The Comoro Islands consist of four main islands, three of which make up the Union of the Comoros. The fourth island, Mayotte, is a department and region of France. The islands are situated below the equator just off the southeast coast of Africa, close to Madagascar, and are an archipelago of volcanic islands. This blog will focus on the islands that are part of the Union of Comoros.
The website, If It Were My Home, provides an interesting perspective comparing basic living standards of a person in the Comoro Islands to a person living in the United States (other similar country comparison are also provided on the site).
According to the site:
If Comoros were your home instead of The United States you would:
- die 16.08 years sooner
- be 10.6 times more likely to die in infancy
- be 2.7 times more likely to be unemployed
- make 97.54% less money
- use 99.61% less electricity
- spend 99.58% less money on healthcare
- consume 97.8% less oil
- be 95.99% less likely to be in prison
- be 2.1 times more likely to be murdered
- be 83.33% less likely to have HIV/AIDS
- have 2.2 times more babies
(click each item for more detailed information)
Comoro Islands Demographics
- The Islands have a population of 788,000 people.
- Gross domestic product (GDP) per capita is about $810.
- Unemployment is low for the region at 6.5%.
- The government only has 33 members, of which, only three are women which is low for the region.
- The country in total is about 718 square miles which would be a little bigger than the city of London.
Languages of the Comoro Islands
- There are three official languages in the Union of Comoros: Shikomoro/Comorian, Arabic and French.
- Shikomoro is related to Swahili and spoken by about 97% of the population.
- Government and education are conducted in French, due to past colonization.
- Arabic became one of the main languages on the islands with the growth of Islam locally.
Comoro Islands Culture
- The Comoro Island flag represents Islam with a green triangle, the four white stars represent the four islands, not just those within the union.
- While cement is becoming more commonplace for home building, most homes today are made of a mixture of basalt, a mud/straw mixture called cob, braided coconut fronds and limestone from coral.
- Rice, root vegetables, fish and coconut milk are the main staples for the local diet.
Comoro Islands Consumers
- Ecommerce is not much of a factor on the islands as only about 7% of the population have used the internet in the past 12 months
- While most of the world relies on fossil fuels, the Comoro Islands do not use any, they get their energy from combustible renewable energy resources.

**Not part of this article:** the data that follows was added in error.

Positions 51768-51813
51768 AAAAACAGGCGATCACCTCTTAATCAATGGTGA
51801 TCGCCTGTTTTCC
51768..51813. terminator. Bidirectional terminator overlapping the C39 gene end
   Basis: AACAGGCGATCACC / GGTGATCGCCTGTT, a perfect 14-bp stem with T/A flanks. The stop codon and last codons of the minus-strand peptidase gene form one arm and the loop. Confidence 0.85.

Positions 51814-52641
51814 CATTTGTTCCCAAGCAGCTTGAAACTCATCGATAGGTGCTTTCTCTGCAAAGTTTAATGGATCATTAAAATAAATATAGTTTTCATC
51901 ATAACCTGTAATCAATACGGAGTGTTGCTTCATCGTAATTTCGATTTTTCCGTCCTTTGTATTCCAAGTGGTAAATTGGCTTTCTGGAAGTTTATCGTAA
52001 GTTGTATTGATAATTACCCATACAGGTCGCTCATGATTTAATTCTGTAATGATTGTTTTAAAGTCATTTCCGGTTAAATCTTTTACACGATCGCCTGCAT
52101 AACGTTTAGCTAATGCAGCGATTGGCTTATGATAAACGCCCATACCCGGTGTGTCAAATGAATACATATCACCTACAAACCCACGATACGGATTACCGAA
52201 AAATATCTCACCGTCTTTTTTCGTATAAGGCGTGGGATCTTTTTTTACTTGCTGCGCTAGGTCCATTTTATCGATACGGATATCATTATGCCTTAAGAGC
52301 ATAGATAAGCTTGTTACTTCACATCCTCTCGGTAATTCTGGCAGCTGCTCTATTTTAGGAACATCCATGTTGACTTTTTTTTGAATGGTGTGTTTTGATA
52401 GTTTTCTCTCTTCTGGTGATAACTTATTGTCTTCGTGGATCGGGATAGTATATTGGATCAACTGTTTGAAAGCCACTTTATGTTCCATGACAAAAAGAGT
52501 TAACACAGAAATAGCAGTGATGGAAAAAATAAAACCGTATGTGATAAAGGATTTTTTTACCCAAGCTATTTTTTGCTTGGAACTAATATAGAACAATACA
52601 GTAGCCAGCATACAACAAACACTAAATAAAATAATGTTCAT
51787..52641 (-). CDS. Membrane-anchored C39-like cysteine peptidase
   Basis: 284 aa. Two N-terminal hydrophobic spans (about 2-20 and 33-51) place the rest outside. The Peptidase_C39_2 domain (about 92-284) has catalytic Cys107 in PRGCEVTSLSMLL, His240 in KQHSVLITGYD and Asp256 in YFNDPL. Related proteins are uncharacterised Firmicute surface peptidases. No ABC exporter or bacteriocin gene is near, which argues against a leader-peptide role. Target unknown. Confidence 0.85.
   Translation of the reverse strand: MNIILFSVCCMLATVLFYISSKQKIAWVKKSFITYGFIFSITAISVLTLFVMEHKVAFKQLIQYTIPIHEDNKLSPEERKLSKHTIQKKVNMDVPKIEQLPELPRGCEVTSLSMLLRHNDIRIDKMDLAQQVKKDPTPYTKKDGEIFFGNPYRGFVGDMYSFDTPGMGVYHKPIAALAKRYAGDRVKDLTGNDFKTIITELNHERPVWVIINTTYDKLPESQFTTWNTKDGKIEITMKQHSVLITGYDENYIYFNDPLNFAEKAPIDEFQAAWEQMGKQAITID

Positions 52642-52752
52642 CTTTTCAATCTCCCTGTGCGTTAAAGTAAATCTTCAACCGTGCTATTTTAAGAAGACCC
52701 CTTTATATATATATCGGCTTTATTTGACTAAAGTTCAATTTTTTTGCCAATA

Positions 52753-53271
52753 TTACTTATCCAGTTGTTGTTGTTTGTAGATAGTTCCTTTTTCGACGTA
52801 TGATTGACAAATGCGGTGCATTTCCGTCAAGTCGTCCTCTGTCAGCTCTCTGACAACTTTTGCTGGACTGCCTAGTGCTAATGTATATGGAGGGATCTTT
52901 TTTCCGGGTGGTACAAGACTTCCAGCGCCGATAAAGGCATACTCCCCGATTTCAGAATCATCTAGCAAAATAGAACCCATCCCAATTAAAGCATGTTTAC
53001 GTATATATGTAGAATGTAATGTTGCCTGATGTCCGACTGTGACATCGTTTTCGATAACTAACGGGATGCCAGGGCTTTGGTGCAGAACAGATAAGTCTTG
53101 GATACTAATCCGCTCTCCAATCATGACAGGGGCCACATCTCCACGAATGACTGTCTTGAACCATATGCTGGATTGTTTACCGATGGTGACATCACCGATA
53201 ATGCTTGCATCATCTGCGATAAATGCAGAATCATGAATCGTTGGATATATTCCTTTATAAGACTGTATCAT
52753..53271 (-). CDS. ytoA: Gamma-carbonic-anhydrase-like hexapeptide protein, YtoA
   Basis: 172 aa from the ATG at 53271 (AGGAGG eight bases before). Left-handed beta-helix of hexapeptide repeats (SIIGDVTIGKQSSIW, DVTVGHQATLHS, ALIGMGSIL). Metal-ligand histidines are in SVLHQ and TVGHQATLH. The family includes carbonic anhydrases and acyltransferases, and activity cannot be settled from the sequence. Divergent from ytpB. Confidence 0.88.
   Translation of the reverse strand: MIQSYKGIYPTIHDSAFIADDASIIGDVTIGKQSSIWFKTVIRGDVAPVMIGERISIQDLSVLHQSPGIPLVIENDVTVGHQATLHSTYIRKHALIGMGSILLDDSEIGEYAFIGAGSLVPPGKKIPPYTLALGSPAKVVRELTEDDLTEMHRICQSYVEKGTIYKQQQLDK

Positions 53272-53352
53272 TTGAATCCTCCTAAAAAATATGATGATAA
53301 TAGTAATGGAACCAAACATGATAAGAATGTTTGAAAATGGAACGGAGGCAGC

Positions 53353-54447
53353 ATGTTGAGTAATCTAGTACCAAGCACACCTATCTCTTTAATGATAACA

- 70% of the island population is involved in some form of farming and/or fishing. This is where they get their own food and how they earn their living.
Future of Comoro Islands
- The Islands are known as the 'Perfume Islands'. This is for the export business they have with vanilla, cloves, copra, and ylang ylang. Export of these items is most of their export business which amounts to 4% of the country's gross national product (GNP).
- Much of the money for the islands comes to them in the form of aid from other countries, the World Bank and from island nationals living abroad who send money back to family members.
- Recently the Comoro Islands began selling citizenship. The target market being people living in the Gulf States that cannot get citizenship in their country of residence and employment. This is one strategy to raise more money for the country, which does not have much else to count on otherwise.
The Comoro Islands seem to be a land that time has forgotten. It has not adopted modern living styles which are found in neighboring countries and islands. Farming is the primary job of most residents. While they have a tropical location and beautiful beaches, tourism has not become an industry for them. The internet is barely available on the islands. This will likely change in the future, but change does not appear to be on their current horizon.
Further Resources on Arabic Culture, Language and Translation
Globalization Partners International (GPI) has extensive experience localizing marketing materials, technical documents, and large, scalable websites into the Arabic language. We have previously posted a number of useful guides for best practices in this area. Feel free to review our blogs that are particularly relevant:
- Arabic Language Translation eBook
- Arabic SEO and Localization
- Translating Arabic Speaking Countries: United Arab Emirates
- Connections between Arabic and Hebrew
- Translation and Localization for Africa: Egypt
- What Are the Differences Between Arabic Languages?
Please feel free to contact GPI at email@example.com with any questions about our language and technology services. Also let us know if you have any interesting blog topics you would like us to cover in our future blogs. You may request a complimentary Translation Quote for your projects.
About the Author
Peter has over 18 years experience in business development within the localization industry supporting clients for documentation, software and website globalization services. He started his career in the translation industry in 1995 and over the years has worked for several leading localization service providers. Throughout his career Peter has led by example and always put his clients’ needs first to ensure client expectations are understood and successfully met. Over the years Peter has trained extensively in Solution Selling, Action Selling and Localization Sales, Testing and Project Management. Peter handles many of GPI’s global accounts helping educate clients on GPI’s comprehensive suite of globalization services and industry best practices.More Content by Peter Betts